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Article

Aba-Novák, Vilmos  

S. Kontha

(b Budapest, March 15, 1894; d Budapest, Sept 29, 1941).

Hungarian painter, draughtsman and etcher. He trained as a drawing teacher at the College of Fine Arts, Budapest (1912–14). In 1913 he worked at the Szolnok colony and he served in World War I. He taught drawing for a while at the Technical University, Budapest. In 1922 he learnt etching from Viktor Olgyay at the College of Fine Arts. His early works show an affinity with the Group of Eight; later he moved closer to the work of the Activists, especially József Nemes Lampérth and Béla Uitz. He instinctively sought a dynamic and powerful form of expression. His pen-drawings and etchings are frequently based on biblical subjects and are characterized by a heroic conception, an illusory atmosphere and romantic associations. The etching Savonarola (1925; Budapest, N.G.) reveals his extraordinary compositional abilities, especially in the rendering of crowds, and his use of strong chiaroscuro. His landscapes are dominated by carefully composed, naturalist details and the exploitation of the dramatic effect of reflections. In his drawings, Cubist arrangements gradually gave way to a more diffuse composition. His nudes in the landscape (e.g. ...

Article

Adami, Valerio  

Alfred Pacquement

(b Bologna, March 17, 1935).

Italian painter, draughtsman and printmaker. He was given a rigorous training as a draughtsman between 1951 and 1954 in Achille Funi’s studio at the Accademia di Belle Arti di Brera, Milan, which provided the basis for his mature work. Before developing his characteristic contour line and flat surfaces, he experimented briefly with an expressionistic style that combined violent and humorous imagery inspired by the explosive forms in space favoured by Roberto Matta and by strip cartoons; typical of this phase is one of his earliest large canvases, L’ora del sandwiche (1963; Camilla Adami priv. col., see Damisch and Martin, pl. 42). He settled in Paris in 1957 but divided his time between France and Italy. In such paintings as Stanze a cannocchiale (‘Telescoped rooms’, 1965; Pittsburgh, PA, Carnegie Mus. A.) he began to develop a highly decorative idiom of stylized images outlined in black on a surface of interlocking areas of intense, unmodulated colour. His usual starting-point was a photograph or several associated images, which he reworked, fragmented and presented in a schematic form. This remained Adami’s system of working in later years, although his subject-matter changed....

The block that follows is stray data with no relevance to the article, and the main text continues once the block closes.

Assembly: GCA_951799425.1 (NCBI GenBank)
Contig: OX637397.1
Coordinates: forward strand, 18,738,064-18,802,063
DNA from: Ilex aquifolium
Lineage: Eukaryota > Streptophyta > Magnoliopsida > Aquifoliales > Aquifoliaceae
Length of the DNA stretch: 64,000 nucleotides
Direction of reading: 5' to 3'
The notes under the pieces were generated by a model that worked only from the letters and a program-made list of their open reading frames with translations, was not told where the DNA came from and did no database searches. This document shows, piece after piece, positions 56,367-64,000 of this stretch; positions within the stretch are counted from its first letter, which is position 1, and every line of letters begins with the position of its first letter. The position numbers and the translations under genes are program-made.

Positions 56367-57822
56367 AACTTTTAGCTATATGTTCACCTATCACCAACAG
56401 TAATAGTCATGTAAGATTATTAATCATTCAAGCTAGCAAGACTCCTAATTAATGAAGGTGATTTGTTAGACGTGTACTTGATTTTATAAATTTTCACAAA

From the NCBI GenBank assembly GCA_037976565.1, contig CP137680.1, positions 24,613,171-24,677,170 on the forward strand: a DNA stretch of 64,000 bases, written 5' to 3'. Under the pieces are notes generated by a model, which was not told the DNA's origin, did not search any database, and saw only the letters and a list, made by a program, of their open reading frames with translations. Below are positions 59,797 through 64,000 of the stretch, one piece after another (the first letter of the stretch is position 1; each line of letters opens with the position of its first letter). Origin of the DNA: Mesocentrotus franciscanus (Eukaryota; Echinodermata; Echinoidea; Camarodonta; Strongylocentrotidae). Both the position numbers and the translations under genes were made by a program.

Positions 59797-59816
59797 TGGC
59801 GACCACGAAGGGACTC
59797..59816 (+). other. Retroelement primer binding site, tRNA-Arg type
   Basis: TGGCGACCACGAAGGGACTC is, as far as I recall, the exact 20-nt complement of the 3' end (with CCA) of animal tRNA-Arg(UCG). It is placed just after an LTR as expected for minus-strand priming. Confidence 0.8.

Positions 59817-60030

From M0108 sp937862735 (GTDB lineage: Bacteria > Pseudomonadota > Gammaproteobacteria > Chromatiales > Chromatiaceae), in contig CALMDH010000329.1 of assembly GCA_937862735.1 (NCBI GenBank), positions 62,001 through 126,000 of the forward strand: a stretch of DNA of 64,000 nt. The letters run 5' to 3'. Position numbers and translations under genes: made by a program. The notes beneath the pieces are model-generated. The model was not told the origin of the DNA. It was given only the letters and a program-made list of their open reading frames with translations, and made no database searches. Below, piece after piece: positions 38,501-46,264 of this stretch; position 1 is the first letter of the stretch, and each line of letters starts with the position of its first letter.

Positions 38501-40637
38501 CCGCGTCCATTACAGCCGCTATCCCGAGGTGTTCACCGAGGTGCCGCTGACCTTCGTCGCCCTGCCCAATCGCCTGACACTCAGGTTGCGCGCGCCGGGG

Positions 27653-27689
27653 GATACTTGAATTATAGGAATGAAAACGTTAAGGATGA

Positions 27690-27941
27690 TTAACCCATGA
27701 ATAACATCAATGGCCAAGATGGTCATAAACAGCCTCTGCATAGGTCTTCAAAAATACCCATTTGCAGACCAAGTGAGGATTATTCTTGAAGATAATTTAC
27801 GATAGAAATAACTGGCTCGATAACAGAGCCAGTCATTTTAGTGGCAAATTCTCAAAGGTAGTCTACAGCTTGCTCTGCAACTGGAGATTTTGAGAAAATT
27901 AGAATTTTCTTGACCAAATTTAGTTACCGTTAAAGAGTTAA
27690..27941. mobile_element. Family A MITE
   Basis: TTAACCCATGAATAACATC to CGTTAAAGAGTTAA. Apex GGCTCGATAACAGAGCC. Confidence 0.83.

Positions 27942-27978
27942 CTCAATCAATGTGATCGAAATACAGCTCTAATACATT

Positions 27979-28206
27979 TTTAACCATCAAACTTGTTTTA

Article

Adams, Tate  

(b Holywood, County Down, Ireland, Jan 26, 1922).

Australian painter, printmaker, book designer, lecturer, collector, gallery director and publisher of limited edition artists’ books, of Irish decent. He worked as a draughtsman before entering war service in the British Admiralty from 1940 to 1949, including five years in Colombo, where he made sketching trips to jungle temples with the Buddhist monk and artist Manjsiro Thero. Between 1949 and 1951 Adams worked as an exhibition designer in London and studied wood-engraving with Gertrude Hermes in her evening class at the Central School of Arts and Crafts (now Central St Martin’s College of Art and Design). In 1951, after moving to Melbourne, Adams began a 30-year teaching commitment at the Royal Melbourne Institute of Technology (RMIT), where he instructed many of the younger generation of Australian printmakers, including George Baldessin and Jan Senbergs. A brief return to Britain and Ireland in 1957–8 provided experience with Dolmen Press, Dublin, which published his first book of engravings, ...

Article

Ahyi, Paul  

Christine Mullen Kreamer

(b Jan 25, 1930; d Lomé, Jan 4, 2010).

Togolese painter, sculptor, engraver, stained glass designer, potter and textile designer. Beginning in 1946, he received his secondary education in Dakar, where he also worked in an architecture firm. He travelled to France and received his diplôme supérieur from the Ecole des Beaux-Arts, Paris. A versatile artist, Ahyi is best known for his murals and for monumental stone, marble and cement public sculptures. His work reflects the fusion of his Togolese roots, European training and an international outlook, and he counts among his influences Moore, Braque, Modigliani, Tamayo, Siqueiros and Tall. His work combines ancient and modern themes and materials, maternity being a prominent topic. The messages of his larger, public pieces operate on a broad level to appeal to the general populace, while smaller works often reflect his private engagement with challenges confronting the human condition. His compositions are both abstract and figurative and evoke the heroism and hope of the two world wars, Togo's colonial period and the struggle for independence from France, as well as the political efforts of the peoples of Vietnam, South Africa and Palestine. Ahyi has won numerous international prizes, including the prize of the city of Lyon (...

Article

Alonso, Raúl  

Nelly Perazzo

(b Buenos Aires, Jan 25, 1923; d Jul 31, 1993).